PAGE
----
It's National Infertility Awareness Week. Visit to find out how you can get involved. Need more information on infertility? Visit Resolve to get answers to your questions. And don't forget to drop by and see the other What IF's everyone else is pondering.


Kristin said...

Oh Lynn, what you are feeling is completely normal. It also sounds a LOT like how I felt in the days before I decided to go on anti-depressants. I didn't stay on them long but they did me a world of good. They gave me the stepping stone I needed to get out of that black pit of despair. I don't know you well enough to say that is what you need but it might not hurt to talk to someone. Those what IFs can eat us up. Lots of love and {{{hugs}}} coming your way.

Missy said...

Hi, I found your post through Project IF. I just wanted to let you know that you are not alone and I think some of these thoughts as well.

Heather said...

I hate that you feel so angry Lynn! That breaks me up...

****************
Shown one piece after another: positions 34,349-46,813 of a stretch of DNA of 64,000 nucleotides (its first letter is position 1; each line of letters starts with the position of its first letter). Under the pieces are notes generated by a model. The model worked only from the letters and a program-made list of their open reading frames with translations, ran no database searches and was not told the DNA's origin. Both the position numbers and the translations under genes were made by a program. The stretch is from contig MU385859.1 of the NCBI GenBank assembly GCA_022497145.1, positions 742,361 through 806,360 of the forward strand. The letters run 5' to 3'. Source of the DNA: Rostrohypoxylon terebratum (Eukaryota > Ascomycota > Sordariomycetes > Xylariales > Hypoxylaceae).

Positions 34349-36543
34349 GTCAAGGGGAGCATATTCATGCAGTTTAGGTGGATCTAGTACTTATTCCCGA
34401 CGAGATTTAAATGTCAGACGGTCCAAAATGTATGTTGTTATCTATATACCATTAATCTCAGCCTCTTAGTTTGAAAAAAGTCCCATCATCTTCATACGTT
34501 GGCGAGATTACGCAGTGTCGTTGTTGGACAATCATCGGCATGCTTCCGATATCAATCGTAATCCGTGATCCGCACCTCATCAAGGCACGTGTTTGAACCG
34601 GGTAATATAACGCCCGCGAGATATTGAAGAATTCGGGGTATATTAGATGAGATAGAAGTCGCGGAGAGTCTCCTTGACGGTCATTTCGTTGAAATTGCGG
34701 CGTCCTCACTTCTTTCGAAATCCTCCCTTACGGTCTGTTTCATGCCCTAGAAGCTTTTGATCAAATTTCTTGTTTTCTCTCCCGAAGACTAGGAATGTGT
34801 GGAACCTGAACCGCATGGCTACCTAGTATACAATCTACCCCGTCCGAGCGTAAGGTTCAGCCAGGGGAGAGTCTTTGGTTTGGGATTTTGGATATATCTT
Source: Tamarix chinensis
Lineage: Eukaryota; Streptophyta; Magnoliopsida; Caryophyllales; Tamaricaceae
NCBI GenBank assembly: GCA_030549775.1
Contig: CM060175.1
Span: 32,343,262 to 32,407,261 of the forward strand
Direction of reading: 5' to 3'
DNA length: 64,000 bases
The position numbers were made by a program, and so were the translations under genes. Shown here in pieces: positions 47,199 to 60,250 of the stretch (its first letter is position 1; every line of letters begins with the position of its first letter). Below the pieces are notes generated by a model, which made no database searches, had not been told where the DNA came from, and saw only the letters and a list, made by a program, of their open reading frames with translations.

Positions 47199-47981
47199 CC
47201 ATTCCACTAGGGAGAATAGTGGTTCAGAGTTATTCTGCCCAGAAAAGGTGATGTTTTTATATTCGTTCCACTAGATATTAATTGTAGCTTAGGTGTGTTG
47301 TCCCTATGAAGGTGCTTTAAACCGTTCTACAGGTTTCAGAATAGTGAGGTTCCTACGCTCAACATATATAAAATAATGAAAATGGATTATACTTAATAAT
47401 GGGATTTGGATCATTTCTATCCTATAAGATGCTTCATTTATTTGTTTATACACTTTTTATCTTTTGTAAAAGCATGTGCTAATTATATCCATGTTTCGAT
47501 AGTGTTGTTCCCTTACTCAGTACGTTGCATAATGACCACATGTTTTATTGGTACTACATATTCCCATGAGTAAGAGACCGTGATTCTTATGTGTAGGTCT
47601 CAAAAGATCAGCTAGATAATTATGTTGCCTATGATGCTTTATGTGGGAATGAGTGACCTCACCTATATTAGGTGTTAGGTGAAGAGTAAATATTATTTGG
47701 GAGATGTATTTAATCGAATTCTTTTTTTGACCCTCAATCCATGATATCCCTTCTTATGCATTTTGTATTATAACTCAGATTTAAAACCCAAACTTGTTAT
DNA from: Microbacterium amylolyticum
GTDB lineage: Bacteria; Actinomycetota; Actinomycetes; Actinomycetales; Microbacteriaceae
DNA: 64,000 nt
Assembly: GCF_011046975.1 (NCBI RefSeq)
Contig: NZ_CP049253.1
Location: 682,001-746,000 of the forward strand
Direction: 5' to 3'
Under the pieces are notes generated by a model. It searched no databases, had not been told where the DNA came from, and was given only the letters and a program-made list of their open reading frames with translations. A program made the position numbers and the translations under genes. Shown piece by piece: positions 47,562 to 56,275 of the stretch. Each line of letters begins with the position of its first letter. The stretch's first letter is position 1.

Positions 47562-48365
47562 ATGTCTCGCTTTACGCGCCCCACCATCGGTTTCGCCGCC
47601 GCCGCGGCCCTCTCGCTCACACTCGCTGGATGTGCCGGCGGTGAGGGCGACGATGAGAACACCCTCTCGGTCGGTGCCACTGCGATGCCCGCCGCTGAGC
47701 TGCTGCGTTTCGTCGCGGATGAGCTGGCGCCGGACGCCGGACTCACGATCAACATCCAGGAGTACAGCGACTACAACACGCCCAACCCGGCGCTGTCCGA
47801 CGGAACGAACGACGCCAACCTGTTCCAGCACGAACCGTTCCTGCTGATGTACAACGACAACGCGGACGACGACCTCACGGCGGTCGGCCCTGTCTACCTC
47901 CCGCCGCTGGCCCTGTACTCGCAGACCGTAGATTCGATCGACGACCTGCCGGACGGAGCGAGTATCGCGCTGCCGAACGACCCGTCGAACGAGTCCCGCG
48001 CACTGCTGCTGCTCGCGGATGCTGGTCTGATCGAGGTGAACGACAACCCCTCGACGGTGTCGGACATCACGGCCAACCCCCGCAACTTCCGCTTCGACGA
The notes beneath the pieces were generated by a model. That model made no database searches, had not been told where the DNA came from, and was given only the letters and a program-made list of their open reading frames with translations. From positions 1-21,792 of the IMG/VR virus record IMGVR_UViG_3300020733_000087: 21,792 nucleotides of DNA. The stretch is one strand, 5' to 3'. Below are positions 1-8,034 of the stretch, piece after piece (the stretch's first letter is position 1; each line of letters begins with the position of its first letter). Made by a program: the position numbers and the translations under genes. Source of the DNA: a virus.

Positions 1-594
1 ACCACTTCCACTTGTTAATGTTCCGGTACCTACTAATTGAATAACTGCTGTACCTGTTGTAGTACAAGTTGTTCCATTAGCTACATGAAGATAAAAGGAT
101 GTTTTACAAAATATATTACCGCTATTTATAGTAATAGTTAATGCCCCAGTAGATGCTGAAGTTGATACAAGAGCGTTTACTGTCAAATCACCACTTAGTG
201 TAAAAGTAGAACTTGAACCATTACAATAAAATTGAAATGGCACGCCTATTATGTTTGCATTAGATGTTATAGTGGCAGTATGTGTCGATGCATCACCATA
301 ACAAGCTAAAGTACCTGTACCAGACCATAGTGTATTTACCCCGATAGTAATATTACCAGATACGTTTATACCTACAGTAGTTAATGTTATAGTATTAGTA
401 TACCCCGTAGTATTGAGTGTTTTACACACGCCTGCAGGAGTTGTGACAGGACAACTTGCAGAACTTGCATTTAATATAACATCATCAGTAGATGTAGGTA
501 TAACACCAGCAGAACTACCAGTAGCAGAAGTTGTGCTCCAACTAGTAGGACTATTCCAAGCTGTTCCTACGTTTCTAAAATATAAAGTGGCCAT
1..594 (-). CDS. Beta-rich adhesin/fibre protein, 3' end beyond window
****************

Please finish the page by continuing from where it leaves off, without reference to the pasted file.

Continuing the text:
That said, I kind of agree with Kristin. After my hysterectomy, I was so angry and mean and hateful...I went on anti-depressants for awhile and was like a whole new person. Remember that this IF bit has totally changed your's all consuming. It's ROUGH. I'm crying with you just reading this.
When you become a mom, you're going to be great. And you know what? You don't have to be perfect. If you hold yourself up to being perfect you will not enjoy motherhood near as much! But it will all fall in to place. It really will.
Thinking and praying...loving you. xoxo

Alana said...

Just stopping by to say sending lots of hugs and prayers your way before tomorrow's (5/5) appointment! Thinking of you, sweet friend!

wifey said...

IF is such a mind f*ck, isn't it? I have told my husband many times that I would understand if he wanted to leave me so that he can be a dad. It's heartbreaking to read those thoughts out of someone else's brain, because I know firsthand how they can destroy a person.

I hope your appointment went well.